During this time he befriended the famous blitzkrieg pioneer, Heinz Guderian. They were fighting side by side in France, as part of the 1st Panzer Division. Balck once again proved his decisive thinking and initiative by spearheading the crossing over the River Meuse, and establishing a well-held bridgehead on the far side of the river.
After the fall of France, Herman Balck with his Panzer Division continued the conquest of Europe. He played a key role in overcoming the Greek Metaxas Line ― a complex system of fortifications similar to the French Maginot Line. Balck’s successfully captured Thessaloniki, one of the largest cities in Greece with great strategic importance.
After Greece, he returned to his prior duties in the Inspectorate of Armored Forces where he continued to organize and reform the Panzer Divisions.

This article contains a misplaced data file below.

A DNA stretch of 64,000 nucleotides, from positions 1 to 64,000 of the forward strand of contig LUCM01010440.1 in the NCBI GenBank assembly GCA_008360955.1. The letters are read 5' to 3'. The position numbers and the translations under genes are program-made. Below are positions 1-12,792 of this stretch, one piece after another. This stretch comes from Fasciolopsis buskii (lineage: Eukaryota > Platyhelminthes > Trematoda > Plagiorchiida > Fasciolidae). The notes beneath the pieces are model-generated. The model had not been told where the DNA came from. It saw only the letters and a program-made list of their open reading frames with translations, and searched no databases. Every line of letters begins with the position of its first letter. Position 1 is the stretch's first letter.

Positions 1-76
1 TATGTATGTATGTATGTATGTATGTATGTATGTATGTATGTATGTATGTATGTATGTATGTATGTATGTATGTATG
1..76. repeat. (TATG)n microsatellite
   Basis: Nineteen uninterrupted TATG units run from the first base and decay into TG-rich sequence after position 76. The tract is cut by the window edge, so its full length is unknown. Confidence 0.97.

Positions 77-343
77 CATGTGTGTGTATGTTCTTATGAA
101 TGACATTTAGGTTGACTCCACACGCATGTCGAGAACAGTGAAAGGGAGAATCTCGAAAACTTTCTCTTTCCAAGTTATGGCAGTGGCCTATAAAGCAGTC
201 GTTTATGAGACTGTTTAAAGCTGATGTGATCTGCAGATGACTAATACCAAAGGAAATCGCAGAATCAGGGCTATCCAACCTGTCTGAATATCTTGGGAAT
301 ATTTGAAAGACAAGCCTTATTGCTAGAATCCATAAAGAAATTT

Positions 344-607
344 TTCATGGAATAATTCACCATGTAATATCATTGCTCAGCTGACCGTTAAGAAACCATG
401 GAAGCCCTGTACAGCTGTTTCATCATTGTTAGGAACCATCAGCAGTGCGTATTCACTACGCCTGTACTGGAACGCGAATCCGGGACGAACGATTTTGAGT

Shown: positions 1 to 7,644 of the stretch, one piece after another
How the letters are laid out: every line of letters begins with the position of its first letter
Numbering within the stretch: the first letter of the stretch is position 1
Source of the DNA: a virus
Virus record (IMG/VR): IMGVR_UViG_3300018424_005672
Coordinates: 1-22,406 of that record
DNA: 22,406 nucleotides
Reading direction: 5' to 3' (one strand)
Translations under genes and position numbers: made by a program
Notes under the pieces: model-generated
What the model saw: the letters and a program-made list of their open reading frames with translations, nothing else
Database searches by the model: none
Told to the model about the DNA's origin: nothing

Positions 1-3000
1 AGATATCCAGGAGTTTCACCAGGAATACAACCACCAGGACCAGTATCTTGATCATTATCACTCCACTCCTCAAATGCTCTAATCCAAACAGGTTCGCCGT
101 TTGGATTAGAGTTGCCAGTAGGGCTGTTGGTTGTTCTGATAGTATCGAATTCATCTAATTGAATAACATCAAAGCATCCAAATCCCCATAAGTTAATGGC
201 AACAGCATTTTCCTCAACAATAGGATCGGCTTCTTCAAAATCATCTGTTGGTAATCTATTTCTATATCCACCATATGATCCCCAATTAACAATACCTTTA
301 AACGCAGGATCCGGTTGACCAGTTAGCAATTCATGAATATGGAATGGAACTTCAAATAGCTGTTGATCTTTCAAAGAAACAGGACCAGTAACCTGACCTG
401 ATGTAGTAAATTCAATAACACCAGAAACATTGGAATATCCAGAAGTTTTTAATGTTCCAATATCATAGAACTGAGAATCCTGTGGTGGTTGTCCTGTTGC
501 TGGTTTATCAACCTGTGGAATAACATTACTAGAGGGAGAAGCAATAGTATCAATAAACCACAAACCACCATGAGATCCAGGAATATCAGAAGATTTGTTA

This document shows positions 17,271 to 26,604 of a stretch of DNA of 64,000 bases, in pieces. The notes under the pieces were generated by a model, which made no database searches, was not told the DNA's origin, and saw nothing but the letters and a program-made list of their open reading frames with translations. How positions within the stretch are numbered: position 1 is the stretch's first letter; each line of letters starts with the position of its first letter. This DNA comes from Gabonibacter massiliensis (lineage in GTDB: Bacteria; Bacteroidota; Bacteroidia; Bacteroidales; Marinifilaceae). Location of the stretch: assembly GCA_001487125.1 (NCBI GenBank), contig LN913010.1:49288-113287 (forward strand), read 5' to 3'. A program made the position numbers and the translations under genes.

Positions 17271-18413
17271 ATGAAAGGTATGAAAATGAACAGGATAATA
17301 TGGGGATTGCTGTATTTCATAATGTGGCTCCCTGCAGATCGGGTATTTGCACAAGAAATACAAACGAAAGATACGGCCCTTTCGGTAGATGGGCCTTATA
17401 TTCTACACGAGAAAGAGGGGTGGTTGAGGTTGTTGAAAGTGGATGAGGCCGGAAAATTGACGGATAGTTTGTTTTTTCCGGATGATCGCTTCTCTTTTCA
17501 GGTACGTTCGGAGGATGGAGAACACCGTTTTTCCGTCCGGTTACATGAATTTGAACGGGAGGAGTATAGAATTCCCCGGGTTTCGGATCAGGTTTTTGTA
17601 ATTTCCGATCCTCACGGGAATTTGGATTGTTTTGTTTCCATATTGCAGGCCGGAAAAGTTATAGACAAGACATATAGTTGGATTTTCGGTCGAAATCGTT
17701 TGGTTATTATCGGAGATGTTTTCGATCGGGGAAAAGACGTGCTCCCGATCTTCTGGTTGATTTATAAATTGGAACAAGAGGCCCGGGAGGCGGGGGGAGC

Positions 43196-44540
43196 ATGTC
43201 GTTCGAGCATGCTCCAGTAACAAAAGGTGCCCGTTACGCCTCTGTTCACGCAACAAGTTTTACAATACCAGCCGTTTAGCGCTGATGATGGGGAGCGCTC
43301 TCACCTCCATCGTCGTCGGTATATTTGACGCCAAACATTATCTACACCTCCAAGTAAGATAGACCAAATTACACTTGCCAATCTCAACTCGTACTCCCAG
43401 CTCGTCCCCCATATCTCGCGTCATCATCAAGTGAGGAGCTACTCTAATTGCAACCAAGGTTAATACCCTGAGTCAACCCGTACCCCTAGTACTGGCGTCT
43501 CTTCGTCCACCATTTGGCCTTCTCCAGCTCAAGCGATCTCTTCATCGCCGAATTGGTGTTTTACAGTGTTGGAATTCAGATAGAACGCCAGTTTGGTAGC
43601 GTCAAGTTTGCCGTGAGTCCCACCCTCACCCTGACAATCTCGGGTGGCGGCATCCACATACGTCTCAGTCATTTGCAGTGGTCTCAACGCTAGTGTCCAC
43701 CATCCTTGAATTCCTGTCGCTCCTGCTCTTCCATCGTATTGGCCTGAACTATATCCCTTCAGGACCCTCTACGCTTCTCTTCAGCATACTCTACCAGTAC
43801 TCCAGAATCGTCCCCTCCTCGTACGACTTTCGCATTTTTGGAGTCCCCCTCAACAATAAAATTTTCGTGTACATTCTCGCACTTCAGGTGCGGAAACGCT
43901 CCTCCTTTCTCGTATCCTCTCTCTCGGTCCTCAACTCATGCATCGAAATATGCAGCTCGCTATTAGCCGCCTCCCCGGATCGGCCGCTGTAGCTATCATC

He then joined his influential friend, Guderian, on the Eastern Front, where the bloodiest battles were yet to come. He was put in command of an elite unit of the Heer (the land forces component of the Wehrmacht) ―The Panzer Grenadier Division Grossdeutschland.
This was the best equipped and trained unit in the Army. With Balck as their leader, they took on the Second Offensive on Zhitomir in Ukraine in 1943 (first one being in 1941).
The town of Zhitomir and the surrounding area was the place which would become Himmler’s notorious Ukrainian headquarters. It was one of the experimental grounds for the German colonization of Eastern Europe.
By 1943, Hermann Balck was already ranked Generalleutnant, an equivalent of the major general. In July 1944 Balck commanded the defense force during the initial phase of the Soviet Lvov-Sandomierz Offensive. He was also closely involved in the failed relief attempt of the encircled XIII Army Corps. They were trapped in a pocket near the Ukrainian city of Brody. Despite all efforts, the men in the pocket failed to receive reinforcements and were annihilated.